In secondary education, this amounts to £ 231.01 for boys and £ 239.93 for girls.
But that sum is a drop in the ocean for mother-of-two Rebecca Forsey, 52, whose youngest son Jude, 14, wears £ 120 Armani shoes to school.
Rachel says: ‘This year he got a new £ 50 school blazer and a reduced £ 120-60 black Tommy Hilfiger winter coat that meets the school’s strict standards.
We also bought him Champion socks which cost £ 20 for three pairs and Armani Exchange shoes for daily use, which sell for £ 120.
Also the £ 80 Adidas Ultraboost black PE sneakers and £ 95 Nike Supreme sneakers for a non-uniform day. Jude loves his designer North Face backpack, which costs £ 50.
Jude is also a model and has appeared in commercials, music videos and comedians since the age of nine. Like Charlie, he became addicted to designer clothes at a young age.
But Rebecca praises her interest in fashion, which she says is better than sitting at a computer all day.
Rebecca, an official from Nottingham, says: “He’s not obsessed with computer games like many kids his age or wastes hundreds of books on consoles.
“Designer sneakers and hoodies are a passion. Her wardrobe is worth over £ 3,500. I spent over £ 1000 on the school and after school kit this summer.
“It’s a good deal because it will all last him at least a year. When he has no more items, I can resell them. It’s his way of showing off style at school when he has to adhere to strict uniform codes.
It took a long time to find a pair of designer shoes that met the school code. Hope they pass the test because they cost a fortune!
“He will be wearing white Adidas sneakers, worth £ 140, for physical education.
“We went to Harrods a few weeks ago and got a black Armani shirt that was reduced from £ 135 to £ 45. I had to pull out a store card to get the discount, but it was a great buy.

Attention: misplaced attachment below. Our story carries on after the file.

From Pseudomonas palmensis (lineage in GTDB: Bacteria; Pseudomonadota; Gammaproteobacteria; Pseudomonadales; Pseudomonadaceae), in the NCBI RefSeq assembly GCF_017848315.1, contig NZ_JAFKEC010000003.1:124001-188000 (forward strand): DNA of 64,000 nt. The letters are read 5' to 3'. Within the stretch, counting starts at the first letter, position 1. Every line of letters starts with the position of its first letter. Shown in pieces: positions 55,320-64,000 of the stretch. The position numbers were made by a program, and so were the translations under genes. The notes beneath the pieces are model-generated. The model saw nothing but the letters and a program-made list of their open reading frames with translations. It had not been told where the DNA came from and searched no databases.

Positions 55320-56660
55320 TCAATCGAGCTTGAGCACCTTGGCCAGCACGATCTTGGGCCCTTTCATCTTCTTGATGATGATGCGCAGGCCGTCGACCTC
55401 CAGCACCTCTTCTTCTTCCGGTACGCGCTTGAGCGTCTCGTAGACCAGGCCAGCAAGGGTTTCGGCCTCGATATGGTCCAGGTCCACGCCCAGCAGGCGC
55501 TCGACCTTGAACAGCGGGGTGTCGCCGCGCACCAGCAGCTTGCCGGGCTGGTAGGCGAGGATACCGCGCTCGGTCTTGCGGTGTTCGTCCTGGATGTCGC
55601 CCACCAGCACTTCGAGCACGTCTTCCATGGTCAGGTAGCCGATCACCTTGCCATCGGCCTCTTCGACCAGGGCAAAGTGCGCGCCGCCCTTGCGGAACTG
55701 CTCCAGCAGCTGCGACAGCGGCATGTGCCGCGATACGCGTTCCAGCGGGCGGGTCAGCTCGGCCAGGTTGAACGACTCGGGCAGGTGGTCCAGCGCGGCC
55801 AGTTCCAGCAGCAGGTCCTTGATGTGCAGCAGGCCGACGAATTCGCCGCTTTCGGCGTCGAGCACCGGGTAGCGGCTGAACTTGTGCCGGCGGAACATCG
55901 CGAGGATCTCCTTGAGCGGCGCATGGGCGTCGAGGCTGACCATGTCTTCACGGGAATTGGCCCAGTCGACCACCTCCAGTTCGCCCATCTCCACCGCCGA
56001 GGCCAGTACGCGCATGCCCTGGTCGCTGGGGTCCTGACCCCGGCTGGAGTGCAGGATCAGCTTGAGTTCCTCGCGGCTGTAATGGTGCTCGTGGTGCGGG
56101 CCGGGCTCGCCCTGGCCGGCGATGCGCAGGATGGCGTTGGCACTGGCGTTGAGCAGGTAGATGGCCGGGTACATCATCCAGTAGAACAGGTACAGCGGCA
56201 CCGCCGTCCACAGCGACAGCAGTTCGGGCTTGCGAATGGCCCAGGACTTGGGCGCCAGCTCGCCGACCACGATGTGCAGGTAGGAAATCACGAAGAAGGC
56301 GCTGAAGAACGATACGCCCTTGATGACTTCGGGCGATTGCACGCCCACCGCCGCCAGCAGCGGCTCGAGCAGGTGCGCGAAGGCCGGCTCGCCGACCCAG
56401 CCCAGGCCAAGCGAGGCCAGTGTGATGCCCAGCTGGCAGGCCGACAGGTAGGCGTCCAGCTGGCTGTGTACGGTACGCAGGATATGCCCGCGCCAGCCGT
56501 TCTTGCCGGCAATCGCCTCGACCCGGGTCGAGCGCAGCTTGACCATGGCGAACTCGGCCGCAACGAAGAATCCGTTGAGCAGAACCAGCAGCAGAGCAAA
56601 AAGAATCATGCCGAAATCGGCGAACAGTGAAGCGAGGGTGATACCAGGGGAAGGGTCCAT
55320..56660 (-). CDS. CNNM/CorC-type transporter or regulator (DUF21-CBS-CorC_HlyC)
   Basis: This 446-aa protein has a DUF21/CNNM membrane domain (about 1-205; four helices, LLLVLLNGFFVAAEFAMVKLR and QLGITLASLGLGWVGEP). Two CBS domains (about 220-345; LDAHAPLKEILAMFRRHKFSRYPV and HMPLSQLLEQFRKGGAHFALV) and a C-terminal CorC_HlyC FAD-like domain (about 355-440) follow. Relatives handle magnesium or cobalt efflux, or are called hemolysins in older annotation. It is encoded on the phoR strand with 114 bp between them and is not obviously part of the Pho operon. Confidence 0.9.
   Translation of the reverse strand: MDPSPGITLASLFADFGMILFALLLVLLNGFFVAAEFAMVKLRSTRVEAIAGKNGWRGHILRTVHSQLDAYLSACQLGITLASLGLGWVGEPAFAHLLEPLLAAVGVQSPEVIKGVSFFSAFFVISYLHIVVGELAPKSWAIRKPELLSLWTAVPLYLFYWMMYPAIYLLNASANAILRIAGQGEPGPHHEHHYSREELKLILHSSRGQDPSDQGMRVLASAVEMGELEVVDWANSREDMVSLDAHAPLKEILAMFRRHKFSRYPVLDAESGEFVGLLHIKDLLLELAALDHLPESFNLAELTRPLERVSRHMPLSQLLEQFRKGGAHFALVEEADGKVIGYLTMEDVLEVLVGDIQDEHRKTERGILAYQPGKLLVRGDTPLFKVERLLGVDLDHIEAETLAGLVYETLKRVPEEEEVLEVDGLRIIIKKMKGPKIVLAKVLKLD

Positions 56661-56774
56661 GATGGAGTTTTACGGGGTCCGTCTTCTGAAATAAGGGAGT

Jude is selling his old designer gear on eBay and will invest the money in new parts.
Rebecca says, “Jude constantly tells me that he can make money with his business. It manages to recoup roughly what we spend.
“Jude usually wears shoes for six months and when he comes out he sells them.
He takes care of his clothes and folds them so that I don’t pick them up on the floor like some moms.
I am proud that Jude is an individual. He does his own thing.
Rebecca, who works part-time earning around £ 16,000 a year, adds: “I don’t shop for myself and spend a lot of time looking for deals.
Papa Simon, 55, entrepreneur of an e-merchant, says: “Jude is trying to convince me that his shoes are an investment.
“I’m not really convinced yet. I think all of this is quite expensive.
But Rebecca says, “You can find great prices on eBay.
“We worked hard to find tips in sales. It’s only when he wants limited edition sneakers that we pay full price.
We are working hard to find tips in sales. It’s only when he wants limited edition sneakers that we pay full price.
“I make sure his clothes are washed and ironed the way he likes it. He’s the only boy I know who takes a shower twice a day!
“He’s inspired by (American rappers) Kanye West and Travis Scott. I am proud that he is proud of his appearance.
“I just had a standard uniform when I went to school. I have my clothes and I stick to what’s in my wardrobe. I don’t spend a lot on myself.
“I prefer to focus on my son. We are not rich but I work hard. Jude loves clothes. It gives him confidence and Jude has learned to budget.
However, psychologist Jo Hemmings cautions: “When mothers buy designer kits for their children to wear to school, they may think their children deserve ‘the best” and that they are helping their children achieve more. .
“Or they might want to show off their own financial accomplishments. If they can afford expensive things, that illustrates how successful they have been.
“Since one of the key points of school uniforms is to level out differences in wealth, it upsets that balance – and may well skew their views about kids who aren’t so extravagantly outfitted.